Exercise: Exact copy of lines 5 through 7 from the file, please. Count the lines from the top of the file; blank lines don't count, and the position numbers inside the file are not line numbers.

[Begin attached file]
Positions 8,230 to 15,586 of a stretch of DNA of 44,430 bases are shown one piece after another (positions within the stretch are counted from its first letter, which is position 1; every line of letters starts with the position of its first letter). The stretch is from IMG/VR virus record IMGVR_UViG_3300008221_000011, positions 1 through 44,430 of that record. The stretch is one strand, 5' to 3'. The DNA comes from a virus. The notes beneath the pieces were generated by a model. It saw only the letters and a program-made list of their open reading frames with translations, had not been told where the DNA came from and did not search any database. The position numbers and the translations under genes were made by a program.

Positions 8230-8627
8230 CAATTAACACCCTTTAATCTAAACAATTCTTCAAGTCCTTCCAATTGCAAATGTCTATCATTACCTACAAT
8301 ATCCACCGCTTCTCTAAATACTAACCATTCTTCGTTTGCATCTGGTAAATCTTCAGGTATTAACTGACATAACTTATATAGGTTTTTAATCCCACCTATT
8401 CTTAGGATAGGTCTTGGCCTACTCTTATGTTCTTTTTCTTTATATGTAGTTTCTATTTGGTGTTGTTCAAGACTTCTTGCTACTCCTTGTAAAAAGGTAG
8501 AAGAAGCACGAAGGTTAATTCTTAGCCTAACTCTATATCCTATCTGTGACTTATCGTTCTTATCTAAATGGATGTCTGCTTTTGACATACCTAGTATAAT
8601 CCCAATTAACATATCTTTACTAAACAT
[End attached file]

8401 CTTAGGATAGGTCTTGGCCTACTCTTATGTTCTTTTTCTTTATATGTAGTTTCTATTTGGTGTTGTTCAAGACTTCTTGCTACTCCTTGTAAAAAGGTAG
8501 AAGAAGCACGAAGGTTAATTCTTAGCCTAACTCTATATCCTATCTGTGACTTATCGTTCTTATCTAAATGGATGTCTGCTTTTGACATACCTAGTATAAT
8601 CCCAATTAACATATCTTTACTAAACAT